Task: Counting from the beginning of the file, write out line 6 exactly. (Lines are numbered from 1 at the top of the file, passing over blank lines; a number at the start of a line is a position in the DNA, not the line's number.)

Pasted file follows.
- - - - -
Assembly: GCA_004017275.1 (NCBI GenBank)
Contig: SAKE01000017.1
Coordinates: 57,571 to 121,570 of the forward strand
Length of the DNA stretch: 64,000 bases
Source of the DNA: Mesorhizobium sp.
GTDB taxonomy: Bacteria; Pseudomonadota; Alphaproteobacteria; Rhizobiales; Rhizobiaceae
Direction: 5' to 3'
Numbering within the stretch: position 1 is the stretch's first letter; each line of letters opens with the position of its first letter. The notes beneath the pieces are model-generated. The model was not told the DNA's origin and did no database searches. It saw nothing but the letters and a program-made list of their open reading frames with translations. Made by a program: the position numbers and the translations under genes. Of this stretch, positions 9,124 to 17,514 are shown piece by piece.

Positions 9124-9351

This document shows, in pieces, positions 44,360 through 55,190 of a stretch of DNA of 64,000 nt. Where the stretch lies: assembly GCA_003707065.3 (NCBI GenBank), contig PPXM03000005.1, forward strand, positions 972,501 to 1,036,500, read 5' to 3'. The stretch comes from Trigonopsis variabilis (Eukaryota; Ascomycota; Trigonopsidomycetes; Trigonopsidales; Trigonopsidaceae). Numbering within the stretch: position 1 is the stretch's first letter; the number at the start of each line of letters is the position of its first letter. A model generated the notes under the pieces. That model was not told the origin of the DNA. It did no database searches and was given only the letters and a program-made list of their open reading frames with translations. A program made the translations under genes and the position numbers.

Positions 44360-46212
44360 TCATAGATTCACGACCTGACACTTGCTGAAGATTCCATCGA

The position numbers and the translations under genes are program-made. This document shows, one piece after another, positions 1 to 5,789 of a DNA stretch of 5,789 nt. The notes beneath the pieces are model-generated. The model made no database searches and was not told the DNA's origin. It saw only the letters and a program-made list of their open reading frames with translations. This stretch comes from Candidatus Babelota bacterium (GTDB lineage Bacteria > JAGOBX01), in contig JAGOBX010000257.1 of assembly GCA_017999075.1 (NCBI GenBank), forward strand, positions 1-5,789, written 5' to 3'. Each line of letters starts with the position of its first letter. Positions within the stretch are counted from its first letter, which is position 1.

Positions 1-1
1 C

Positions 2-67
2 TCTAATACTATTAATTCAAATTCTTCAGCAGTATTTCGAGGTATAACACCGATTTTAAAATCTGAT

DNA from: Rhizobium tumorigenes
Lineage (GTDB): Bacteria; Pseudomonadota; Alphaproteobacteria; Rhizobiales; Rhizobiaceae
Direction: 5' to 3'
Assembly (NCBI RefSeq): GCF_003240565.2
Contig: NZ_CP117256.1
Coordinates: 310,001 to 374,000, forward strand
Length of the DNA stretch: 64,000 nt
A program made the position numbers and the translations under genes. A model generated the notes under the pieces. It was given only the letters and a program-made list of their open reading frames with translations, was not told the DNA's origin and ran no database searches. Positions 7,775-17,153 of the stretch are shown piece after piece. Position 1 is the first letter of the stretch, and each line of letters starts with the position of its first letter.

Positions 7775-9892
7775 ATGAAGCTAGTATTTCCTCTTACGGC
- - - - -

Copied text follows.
GTDB taxonomy: Bacteria; Pseudomonadota; Alphaproteobacteria; Rhizobiales; Rhizobiaceae